Raja Fashions

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Raja Fashions
FounderRaja Daswani
HeadquartersTsim Sha Tsui, Kowloon, Hong Kong
Area served
U.S., United Kingdom, Canada, Australia, Germany, Hong Kong, New Zealand, Belgium, Switzerland, U.A.E, Qatar
Key people
R.Daswani (Owner), Vishal Daswani (Director)
ProductsClothing, Fashion, Leather Jacket, Suit
OwnerMr. R Daswani
Number of employees

Raja Fashions are a bespoke tailor based in Hong Kong with sales operations in other countries.[1][2][3] The company's business model is to take measurement from clients abroad, for instance in Europe and North America, after which clothes are produced by tailors based in China.[4][5][6][7]

Founded in 1957, Raja Fashions started making bespoke garments for men and women from their store in Hong Kong. In response to the 1997 transfer of sovereignty over Hong Kong, during which many of Raja's British expatriate customers returned to Britain, the firm began setting up shop in hotel rooms in different cities across the world.[8][9][10]


Raja Fashions' was officially established in 1957 by the grandfather of Mr. Raja Daswani, who emigrated from Northern India to Hong Kong and set up a custom tailored business in Kowloon.[11] During the 40-year period between the establishment of Raja Fashions and the handover of Hong Kong back to China, the Raja Fashions store in Kowloon continued to grow in reputation. When Raja Daswani assumed operations, he started promoting the brand "Raja Fashions".[12]

After the handover of Hong Kong, instead of waiting for customers to come to their store in Kowloon, Mr. Daswani decided to visit his customers in United Kingdom, and began setting stores in 5-star hotels in London and letting his previous customers know by mail that he would be coming to measure people for suits.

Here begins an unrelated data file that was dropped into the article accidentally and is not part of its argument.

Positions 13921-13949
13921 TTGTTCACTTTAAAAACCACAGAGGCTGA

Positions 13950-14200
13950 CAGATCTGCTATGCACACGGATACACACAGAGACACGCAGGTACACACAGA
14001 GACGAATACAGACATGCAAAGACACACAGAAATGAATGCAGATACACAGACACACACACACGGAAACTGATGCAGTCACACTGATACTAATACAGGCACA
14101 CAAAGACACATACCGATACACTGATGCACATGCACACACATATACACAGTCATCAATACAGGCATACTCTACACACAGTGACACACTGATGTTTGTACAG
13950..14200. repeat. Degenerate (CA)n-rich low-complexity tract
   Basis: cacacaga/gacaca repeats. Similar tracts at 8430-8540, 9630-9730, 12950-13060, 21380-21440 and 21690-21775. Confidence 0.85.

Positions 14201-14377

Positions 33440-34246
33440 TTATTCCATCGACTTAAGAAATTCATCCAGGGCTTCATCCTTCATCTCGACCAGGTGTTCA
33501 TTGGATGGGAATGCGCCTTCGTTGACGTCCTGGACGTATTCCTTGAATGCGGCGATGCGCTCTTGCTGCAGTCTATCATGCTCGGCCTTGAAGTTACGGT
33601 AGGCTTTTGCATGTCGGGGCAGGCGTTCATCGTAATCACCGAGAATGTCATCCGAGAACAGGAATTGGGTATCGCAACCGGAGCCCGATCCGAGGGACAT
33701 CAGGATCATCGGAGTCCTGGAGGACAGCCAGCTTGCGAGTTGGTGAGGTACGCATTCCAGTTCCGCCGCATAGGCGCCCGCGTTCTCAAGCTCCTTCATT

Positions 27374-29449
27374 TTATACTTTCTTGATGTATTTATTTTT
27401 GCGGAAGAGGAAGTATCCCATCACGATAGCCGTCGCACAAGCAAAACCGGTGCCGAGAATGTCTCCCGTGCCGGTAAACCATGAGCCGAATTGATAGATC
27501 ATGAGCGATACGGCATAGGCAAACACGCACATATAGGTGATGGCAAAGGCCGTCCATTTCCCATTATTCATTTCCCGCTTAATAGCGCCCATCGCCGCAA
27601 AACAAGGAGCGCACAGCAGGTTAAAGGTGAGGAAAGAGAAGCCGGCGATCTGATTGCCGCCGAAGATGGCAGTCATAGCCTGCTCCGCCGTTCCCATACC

These international tours proved profitable, so Raja Fashions quickly adapted this strategy for others cities in the United Kingdom and the United States. In 2009, Raja Fashions embarked on a second round of expansion, establishing hotel shops in Australia, Canada, Germany, New Zealand, Belgium, and Switzerland. In 2012, Raja Fashions offered service in the United Arab Emirate of Doha for the first time.[13]

Advertorial text[edit]

An advertorial commissioned by the company - an advert written in the style of a features article - has become well known in Britain and other English-speaking countries for running unchanged for many years.[14][15] Jonathan Margolis, the Financial Times journalist who wrote it while freelancing in 2004, has said that he believes the article may be the most printed text in the English language apart from the Bible and the works of Shakespeare, although this has been disputed.[16][17]


  1. ^ Confessore, Nick. "His Mission: Freeing Men From the Rack". New York Times. Retrieved 29 September 2016.
  2. ^ Walial, Nona. "Bill Clinton's suit has an Indian gene". The Times of India. Retrieved 29 September 2016.
  3. ^ Connolly, Joseph. "A bespoke investigation". The Spectator. Retrieved 29 September 2016.
  4. ^ Down, Christopher. "Operations Management". University of Warwick. Retrieved 29 September 2016.
  5. ^ McCabe, Emily. "Suit up! Our picks for men's tailors in HK for bespoke clothing to dress yourself up". Expat Living Hong Kong. Retrieved 29 September 2016.
  6. ^ Chen, Te-Ping. "Reshaping Hong Kong's Fading Tailoring Industry". Wall Street Journal. Retrieved 29 September 2016.
  7. ^ Kelly, John. "In One Instance, N.Y. Outshines D.C." Washington Post. Retrieved 29 September 2016.
  8. ^ "Celebrity tailor Daswani to set shop in India". The Economic Times. Retrieved 2007-11-25.
  9. ^ "Fine Living Top 10: International Tailors". www.askmen.com. Retrieved 2009-11-25.
  10. ^ Phelan, Amanda. "Cutting one's cloth to suit the recession". The Irish Times. Retrieved 29 September 2016.
  11. ^ "Company Profile". Raja Fashions.
  12. ^ "Company Profile". Raja Fashions.
  13. ^ "Make an Appointment". Raja Fashions.
  14. ^ Marozzi, Justin. "Bespoke becomes affordable". The Spectator. Retrieved 19 October 2015.
  15. ^ Porter, Charlie. "Shirt tales". The Guardian. Retrieved 19 October 2015.
  16. ^ Margolis, Jonathan. "The world's worst ad? It was all my own work". The Guardian. Retrieved 19 October 2015.
  17. ^ Bernstein, Lawrence. "Strange Ads That Sell". Info Marketing. Retrieved 19 October 2015.

External links[edit]

Coordinates: 51°30′37″N 0°08′23″W / 51.5102°N 0.1397°W / 51.5102; -0.1397